The fact that Boo is a reclusive individual further emphasizes the sense of mystery surrounding his character. In chapter 5, Miss Maudie admits to Scout that she is unaware of what goes on behind the Radley doors. Despite the evidence that suggests Boo is a compassionate, kind neighbor, Scout's naive perception of Boo and lack of physical interactions with him add to the sense of mystery surrounding his character. Overall, Harper Lee creates a sense of mystery about Boo's character by describing the rumors surrounding him and his family while never fully presenting a detailed description of Boo Radley. The majority of information regarding Boo comes from secondhand sources, which adds to his enigmatic nature.

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Mystery is created about Boo Radley in the expostion of "To Kill a Mockingbird" first by the description of the house.  Much like a haunted one, it is dilapidated, and "Inside the house lived a malevolent phantom."  This word choice creates doubt as to whether Boo is truly alive since Scout and Jem have not seen him.  Also, there are superstitions attached to Boo by the townspeople:  whenever the azalea bushes freeze, it is because Boo has breathed upon them; small crimes are attributed to him; inexplicable occurrence are his doings.  Fearful of his malevolence, children do not eat pecans that have fallen from his tree, and if a ball goes past the schoolyard into the Radley yard, no child fetches it.

Years before, the Radley family was under suspicion because they did not socialize or go to church, the typical activities of a small town Southern family.  Later, after the "criminal" incident of Boo, even more mystery was attached to the family after Boo committed a crime.  It was suggested that he be committed to the Brice mental asylum, but Boo was locked in the basement of the jail; upon the insistence of the town council he was returned to his family and did not come out of the house henceforth.  While the children believe that Boo was chained, their father says, "There are other ways to make someone a ghost."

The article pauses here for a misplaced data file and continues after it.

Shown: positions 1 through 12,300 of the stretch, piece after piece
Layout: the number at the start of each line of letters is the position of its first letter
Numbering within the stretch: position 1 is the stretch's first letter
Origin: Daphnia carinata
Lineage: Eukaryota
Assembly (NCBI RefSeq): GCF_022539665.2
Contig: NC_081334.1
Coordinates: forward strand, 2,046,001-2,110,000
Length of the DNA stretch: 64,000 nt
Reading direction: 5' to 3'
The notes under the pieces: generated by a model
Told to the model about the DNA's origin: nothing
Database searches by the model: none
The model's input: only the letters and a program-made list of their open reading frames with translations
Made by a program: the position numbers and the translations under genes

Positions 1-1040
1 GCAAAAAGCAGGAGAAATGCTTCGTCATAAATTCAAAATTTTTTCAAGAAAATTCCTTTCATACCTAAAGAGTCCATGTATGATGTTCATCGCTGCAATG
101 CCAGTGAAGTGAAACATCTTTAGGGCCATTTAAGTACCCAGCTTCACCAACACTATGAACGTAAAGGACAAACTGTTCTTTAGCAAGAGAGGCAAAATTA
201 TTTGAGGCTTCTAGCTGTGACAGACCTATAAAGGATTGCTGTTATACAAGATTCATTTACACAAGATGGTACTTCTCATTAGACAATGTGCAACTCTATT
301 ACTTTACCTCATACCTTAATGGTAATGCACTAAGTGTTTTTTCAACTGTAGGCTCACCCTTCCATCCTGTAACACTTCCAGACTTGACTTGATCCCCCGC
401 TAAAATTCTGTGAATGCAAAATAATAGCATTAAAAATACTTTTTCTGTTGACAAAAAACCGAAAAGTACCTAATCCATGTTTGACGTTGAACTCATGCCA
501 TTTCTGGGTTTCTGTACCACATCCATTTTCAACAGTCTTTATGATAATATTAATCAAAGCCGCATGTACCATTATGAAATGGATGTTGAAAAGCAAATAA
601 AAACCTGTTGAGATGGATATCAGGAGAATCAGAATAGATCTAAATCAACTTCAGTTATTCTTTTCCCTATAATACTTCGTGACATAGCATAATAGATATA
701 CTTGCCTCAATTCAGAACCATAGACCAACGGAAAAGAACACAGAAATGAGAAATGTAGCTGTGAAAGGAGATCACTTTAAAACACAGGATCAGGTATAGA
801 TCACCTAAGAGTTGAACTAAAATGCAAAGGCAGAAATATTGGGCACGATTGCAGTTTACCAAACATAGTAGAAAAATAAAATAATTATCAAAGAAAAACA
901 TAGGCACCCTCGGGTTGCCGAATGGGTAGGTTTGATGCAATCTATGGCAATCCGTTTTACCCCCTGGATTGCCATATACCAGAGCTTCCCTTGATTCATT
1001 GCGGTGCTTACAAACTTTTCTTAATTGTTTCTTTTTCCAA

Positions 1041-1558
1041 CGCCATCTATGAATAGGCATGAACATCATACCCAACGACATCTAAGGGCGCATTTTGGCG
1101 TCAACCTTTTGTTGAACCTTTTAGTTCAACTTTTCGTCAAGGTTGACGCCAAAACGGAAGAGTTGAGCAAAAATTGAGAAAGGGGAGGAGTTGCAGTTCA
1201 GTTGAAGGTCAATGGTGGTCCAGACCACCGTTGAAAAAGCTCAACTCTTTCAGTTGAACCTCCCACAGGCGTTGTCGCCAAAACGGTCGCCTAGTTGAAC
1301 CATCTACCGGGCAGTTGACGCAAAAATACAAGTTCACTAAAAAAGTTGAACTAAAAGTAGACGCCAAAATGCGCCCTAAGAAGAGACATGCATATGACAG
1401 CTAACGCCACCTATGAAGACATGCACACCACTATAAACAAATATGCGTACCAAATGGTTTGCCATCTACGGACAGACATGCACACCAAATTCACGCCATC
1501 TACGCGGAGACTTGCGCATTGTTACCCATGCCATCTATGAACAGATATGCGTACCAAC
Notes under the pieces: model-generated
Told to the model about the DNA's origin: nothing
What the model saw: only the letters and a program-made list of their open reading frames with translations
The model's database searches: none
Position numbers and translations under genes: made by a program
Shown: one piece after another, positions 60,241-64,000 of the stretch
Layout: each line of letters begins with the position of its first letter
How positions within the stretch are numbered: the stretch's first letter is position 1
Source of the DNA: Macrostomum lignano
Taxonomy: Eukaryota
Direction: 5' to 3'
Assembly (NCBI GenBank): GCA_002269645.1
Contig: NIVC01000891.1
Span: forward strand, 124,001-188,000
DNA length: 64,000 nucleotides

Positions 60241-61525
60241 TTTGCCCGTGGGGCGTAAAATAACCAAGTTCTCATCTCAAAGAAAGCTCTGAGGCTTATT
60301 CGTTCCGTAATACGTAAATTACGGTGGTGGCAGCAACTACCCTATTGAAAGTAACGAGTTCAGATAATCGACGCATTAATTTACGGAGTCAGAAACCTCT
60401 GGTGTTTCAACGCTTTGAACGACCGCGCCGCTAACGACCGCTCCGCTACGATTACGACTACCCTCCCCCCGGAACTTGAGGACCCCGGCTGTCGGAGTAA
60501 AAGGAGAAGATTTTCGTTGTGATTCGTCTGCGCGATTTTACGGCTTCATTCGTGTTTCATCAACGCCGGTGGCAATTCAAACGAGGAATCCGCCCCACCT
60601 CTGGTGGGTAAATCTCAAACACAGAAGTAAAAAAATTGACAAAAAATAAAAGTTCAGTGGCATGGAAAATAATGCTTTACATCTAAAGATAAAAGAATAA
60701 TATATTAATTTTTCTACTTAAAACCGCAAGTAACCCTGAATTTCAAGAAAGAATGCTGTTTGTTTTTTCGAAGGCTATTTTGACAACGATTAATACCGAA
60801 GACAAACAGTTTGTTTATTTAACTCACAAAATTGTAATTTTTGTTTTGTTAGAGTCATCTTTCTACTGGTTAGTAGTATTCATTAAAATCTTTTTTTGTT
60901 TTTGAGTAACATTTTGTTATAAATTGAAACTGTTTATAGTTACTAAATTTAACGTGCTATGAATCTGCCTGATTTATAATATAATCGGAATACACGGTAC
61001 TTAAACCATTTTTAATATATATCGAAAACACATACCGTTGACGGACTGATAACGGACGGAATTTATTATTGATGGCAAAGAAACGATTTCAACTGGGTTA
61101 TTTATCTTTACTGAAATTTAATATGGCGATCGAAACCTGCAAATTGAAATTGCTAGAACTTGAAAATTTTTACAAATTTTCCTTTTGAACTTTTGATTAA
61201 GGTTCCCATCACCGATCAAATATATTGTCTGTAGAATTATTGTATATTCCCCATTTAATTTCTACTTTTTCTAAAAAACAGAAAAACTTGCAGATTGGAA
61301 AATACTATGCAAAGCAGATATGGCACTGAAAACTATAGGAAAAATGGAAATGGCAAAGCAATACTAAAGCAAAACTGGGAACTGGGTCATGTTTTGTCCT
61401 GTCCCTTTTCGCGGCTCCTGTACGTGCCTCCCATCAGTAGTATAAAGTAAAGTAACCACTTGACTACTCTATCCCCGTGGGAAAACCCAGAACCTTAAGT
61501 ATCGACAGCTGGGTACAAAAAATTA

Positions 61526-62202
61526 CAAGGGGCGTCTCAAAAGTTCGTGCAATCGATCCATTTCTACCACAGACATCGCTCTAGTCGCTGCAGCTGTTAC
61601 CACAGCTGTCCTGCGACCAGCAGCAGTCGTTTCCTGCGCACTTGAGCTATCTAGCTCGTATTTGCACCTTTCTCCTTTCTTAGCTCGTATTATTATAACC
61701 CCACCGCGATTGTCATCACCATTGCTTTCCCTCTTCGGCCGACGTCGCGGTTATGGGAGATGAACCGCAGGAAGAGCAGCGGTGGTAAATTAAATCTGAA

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The most important technique she uses is that Boo Radley is never seen until the end of the novel. That allows the reader and the children to fantasize all kinds of things about him. We do get a few glimpses of him through his actions, which makes him even more mysterious. The presents he leaves Jem and Scout in the tree indicate he is watching them. The laughter they hear when they talk about him suggest he is either amused or deranged.When Jem is forced to leave his pants and then discovers they have been mended when he retrieves them, all suggest Boo is more caring than the image the children have of him. But when Nathan Radley cements the hole in the tree so Boo cannot leave any more presents for the children, we wonder what Nathan is hiding from us. All of these events create a sense of mystery about Boo so that when he does show up, the audience, as well as Scout, is surprised and touched by his ultimate kindness.